Inverting rights

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Inverting rights
« on: October 09, 2014, 04:25:51 AM »
So we're a couple sessions in our game, the summary of which I won't provide because I don't feel it'd add much to what others have already established. Plus, I'm not the MC, so it's not my job!

You can't help but think about fiddling with the game as you go along, that's just what the AW engines does, I guess.

So here's a rambling chain of thought about an interesting problem that hasn't yet come up in our game - when, how, why, deny rights?

To start, you'll have to go along with the following - 'rights' are merely duties for everyone else. If you have a right to impose a law on a village or something, that necessarily means that the village has a duty to follow your orders and the neighbouring leaders have a duty not to interfere.

Now, technically, rights are duties for *everyone* else, including the moon, stars, and the mongol hordes, but obviously it doesn't work like that. Every inverted right has a clincher to it, the person, people, place or event that makes it so that you having a right means something rather than nothing.

There's a lot of them, probably! But you're an MC, so you get to choose what sees the light of play. Is the right to lay down the law a right because the villagers follow the liege (why?), or because the warlords nearby respect the claim (why?).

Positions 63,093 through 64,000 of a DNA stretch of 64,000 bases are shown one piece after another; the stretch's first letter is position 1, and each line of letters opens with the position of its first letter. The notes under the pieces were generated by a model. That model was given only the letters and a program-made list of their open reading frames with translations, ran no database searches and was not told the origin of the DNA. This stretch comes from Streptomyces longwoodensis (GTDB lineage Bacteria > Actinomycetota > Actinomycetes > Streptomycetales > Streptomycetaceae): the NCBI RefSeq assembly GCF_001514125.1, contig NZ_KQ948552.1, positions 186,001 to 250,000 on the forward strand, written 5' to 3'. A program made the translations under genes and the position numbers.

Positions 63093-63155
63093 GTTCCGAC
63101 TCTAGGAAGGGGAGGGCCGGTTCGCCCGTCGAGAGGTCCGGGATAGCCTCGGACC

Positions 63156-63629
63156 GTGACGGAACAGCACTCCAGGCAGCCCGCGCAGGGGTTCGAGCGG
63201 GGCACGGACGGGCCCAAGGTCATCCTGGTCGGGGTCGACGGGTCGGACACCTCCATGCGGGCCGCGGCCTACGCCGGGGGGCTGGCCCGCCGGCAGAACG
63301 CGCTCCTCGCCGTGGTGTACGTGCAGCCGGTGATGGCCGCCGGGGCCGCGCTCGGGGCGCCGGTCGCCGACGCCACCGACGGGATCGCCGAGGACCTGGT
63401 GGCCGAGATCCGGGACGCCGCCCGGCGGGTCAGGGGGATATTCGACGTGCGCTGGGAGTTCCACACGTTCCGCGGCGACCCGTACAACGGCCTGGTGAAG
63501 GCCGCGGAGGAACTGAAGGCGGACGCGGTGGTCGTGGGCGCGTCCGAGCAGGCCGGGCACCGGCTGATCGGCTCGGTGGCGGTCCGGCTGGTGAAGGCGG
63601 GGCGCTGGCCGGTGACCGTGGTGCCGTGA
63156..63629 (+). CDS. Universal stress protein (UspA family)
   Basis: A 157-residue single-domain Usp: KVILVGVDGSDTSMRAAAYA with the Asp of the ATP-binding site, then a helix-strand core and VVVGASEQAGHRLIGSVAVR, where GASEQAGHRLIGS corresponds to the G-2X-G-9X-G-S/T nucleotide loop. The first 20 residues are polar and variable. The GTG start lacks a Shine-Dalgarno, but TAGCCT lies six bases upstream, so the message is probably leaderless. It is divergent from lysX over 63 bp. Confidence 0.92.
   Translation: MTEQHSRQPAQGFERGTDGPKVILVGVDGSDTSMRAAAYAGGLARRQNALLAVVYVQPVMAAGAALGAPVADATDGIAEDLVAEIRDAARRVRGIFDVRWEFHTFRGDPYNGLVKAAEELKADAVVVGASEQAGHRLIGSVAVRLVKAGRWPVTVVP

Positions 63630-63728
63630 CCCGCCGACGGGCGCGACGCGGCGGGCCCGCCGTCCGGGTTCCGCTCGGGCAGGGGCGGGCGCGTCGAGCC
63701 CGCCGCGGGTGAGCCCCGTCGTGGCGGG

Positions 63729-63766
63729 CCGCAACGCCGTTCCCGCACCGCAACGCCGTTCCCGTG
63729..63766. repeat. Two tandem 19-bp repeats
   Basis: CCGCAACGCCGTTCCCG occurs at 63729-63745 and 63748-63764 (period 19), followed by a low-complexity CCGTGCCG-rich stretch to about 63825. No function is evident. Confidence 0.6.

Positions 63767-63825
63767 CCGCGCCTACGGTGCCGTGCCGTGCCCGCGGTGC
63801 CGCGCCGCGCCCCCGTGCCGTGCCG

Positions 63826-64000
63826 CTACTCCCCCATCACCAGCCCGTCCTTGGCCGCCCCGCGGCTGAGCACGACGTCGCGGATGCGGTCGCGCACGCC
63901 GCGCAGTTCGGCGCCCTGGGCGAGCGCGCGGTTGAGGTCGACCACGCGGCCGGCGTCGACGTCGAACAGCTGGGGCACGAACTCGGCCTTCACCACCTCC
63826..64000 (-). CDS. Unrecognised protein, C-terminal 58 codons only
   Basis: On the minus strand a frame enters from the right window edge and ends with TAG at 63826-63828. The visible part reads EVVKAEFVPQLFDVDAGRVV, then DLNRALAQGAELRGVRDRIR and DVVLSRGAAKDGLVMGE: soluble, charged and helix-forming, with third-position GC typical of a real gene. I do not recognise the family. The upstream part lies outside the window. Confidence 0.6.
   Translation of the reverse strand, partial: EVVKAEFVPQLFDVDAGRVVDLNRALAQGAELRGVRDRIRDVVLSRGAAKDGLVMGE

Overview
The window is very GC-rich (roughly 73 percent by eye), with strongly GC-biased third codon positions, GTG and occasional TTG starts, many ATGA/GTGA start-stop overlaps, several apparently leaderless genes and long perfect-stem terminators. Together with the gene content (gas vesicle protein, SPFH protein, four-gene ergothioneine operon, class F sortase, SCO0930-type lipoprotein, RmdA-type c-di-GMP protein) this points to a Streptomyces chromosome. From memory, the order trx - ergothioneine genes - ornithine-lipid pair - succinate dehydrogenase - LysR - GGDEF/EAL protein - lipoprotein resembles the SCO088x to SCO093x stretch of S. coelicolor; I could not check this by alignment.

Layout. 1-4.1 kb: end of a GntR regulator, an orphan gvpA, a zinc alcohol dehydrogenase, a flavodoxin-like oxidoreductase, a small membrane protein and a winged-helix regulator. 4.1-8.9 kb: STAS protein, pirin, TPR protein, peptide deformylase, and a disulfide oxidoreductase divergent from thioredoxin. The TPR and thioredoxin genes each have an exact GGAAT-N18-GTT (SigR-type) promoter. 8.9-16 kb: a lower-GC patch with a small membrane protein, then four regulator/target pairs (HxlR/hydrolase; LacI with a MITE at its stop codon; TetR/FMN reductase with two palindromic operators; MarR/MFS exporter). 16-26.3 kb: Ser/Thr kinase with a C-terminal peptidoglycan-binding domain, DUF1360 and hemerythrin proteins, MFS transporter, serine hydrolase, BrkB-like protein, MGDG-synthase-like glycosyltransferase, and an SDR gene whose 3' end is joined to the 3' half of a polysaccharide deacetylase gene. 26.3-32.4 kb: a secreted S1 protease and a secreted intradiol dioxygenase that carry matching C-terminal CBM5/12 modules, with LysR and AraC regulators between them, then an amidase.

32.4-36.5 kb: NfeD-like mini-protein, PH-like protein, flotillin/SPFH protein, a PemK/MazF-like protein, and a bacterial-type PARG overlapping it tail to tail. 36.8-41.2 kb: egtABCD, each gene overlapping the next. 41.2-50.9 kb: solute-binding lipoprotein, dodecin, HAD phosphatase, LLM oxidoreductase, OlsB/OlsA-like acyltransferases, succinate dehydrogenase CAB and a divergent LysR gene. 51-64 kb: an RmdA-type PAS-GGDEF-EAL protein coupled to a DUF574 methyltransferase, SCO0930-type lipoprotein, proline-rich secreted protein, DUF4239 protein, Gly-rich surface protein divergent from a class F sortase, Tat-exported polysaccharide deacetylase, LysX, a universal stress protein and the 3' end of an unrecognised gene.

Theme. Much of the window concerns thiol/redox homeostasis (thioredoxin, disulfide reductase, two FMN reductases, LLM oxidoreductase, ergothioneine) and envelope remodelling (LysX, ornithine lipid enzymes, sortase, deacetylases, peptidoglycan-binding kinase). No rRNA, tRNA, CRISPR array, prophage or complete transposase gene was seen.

Since you're an MC who has played apoc world, you get to be creative, too, and meld clincher NPCs of different players into one, making triangles. The blacksmith has the right to marry a girl from a family who's say-so determines whether this village will seek protection of the liege this side of the river or that. The guy who gets a life at midwinter for the Wicker-Wise is also part of the War-captain's raiding party.

Or you can leave them dangling alone, making them more of a problem than a node. My labours bear no fruit because the spirit of tilled earth was not sated by the year's sacrifice... What do I do, who do I turn to?

Anyway, this means you don't ever need to decide on the spot on whether you want deny a right or not. You make aesthetic choices and contributions to the game that are useful on their own, and then as these develop, possibilities of denying the players' rights will flow naturally out of the fiction, which at that point will be affected by player and MC alike. Is the clincher in working order? Then the right goes through without a hitch. Is the clincher gone? Well then, friend, you are denied, let your voice pierce the heavens.

So that's a thought.